“Alright. Well I’m ready, let’s go.”
“And you’re really going to wear the beard?”
The day is actually sort of enjoyable. Potter seems to adopt a ‘jolly idiot’ demeanour as if he thinks that goes with his new facial hair.
“Morning Madame!” He bellows at an unsuspecting old lady who promptly overturns her shopping trolley, sending tins and bottles and packages everywhere.
After they retrieve all her items, Potter apologising loudly and repeatedly, Snape asks him why he’s acting like a lunatic.
“I’m not, I’m being jovial. Wearing a disguise is fun.”
“Yes. You can be anyone.”
“And you’ve chosen to be a bellowing idiot, with a beard?”
The boy just shrugs and calls out to a middle-aged couple about it being a glorious day.
With Potter grinning inanely at everyone and Snape scowling, they make an odd duo.
At least it draws attention away from Snape. No-one looks twice at him with Potter waving and guffawing at a disinterested public.
The boy buys a broomstick and an assortment of robes. Snape is surprised when he’s asked for his advice regarding colour choice. More so when the boy actually listens to it and buys some in a dark royal red (that Snape thinks accentuate the brilliant green of his eyes, though he doesn’t say it), rather than the garish colours he’d first picked out.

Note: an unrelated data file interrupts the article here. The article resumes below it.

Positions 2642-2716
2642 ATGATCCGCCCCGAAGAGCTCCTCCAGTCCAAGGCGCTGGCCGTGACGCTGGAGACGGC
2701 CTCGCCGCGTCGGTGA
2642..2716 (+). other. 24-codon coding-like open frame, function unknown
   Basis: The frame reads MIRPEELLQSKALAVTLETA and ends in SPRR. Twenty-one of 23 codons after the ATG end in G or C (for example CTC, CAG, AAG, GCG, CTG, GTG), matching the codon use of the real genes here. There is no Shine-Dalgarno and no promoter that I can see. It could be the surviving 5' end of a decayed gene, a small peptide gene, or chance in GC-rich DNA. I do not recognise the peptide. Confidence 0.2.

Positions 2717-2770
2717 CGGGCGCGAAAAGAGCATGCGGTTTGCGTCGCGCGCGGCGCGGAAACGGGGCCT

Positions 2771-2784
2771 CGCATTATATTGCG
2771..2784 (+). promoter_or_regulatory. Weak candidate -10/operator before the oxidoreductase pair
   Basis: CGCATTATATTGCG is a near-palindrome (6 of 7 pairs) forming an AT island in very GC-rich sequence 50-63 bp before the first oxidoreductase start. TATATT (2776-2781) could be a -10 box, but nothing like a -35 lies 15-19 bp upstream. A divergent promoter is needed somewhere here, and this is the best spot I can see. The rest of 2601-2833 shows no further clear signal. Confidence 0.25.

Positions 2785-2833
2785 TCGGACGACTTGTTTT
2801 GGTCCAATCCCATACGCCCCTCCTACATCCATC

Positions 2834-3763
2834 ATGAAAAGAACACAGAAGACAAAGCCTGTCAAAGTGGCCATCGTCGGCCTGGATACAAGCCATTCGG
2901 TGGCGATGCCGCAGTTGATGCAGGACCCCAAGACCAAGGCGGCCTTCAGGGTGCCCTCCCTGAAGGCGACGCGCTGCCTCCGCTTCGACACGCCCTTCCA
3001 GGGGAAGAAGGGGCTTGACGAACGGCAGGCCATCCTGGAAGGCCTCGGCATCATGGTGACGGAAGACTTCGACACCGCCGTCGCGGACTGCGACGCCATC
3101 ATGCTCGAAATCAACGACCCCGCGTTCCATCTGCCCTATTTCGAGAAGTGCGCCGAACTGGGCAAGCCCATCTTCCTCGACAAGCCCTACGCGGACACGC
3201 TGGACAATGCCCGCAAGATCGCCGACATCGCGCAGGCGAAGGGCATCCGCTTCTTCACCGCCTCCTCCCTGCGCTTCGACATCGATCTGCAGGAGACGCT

Afterwards Potter insists on an ice-cream from a street vendor that he proceeds to get all over his beard.
Snape hands him a handkerchief with a look of contempt.
In Flourish and Blotts they get into a bit of a fracas when the parent of a student starts bellowing about what a “disgrace” it is to let Snape teach at Hogwarts after his “sordid past.”
“I was thinking about taking my two out of there when I heard you was coming back.” The man jabs a finger at Snape’s chest. He’s balding and stocky. He reminds Snape of one of those ugly squat dogs he’s often seen Muggles with. He looks at the finger with growing disdain and peers down his nose at the man.
“I wouldn’t advise it. ‘Your two’ obviously need all the help they can get if you’re all they’ve had so far for guidance. Tell me, where you a born such a boor or is it something you’ve worked hard to achieve?”
The man goes a livid red colour and reaches for his wand but is nowhere near quick enough for Potter and Snape and there’s a loud bang as a combination of spells smack him in the chest.
A little man with a squeaky voice and a ‘manager’ badge comes to see what all the commotion is.
“Oh my!” He says when he sees the motionless man lying on the ground with a look of shocked fury on his frozen features.
“Oh my, oh my!” He squeaks, his eyes widening in recognition as he notices Severus Snape looming with his wand out. Potter steps in, shouting incoherently. He’s still bellowing when they are pushed out onto the street, the door of the shop closing firmly behind them.
Once outside, the boy doubles up in laughter and grips on to Snape’s arm.
“That was – you're so…Tell me, were you born such a boor… classic.”
Even Snape manages a smile.
“Lunch?” The boy asks, once he’s pulled himself together.
They eat in a small, quiet restaurant up a back street. Potter gripes throughout about the itchiness of his facial hair disguise.
“Not to mention how stupid you look,” Snape adds helpfully.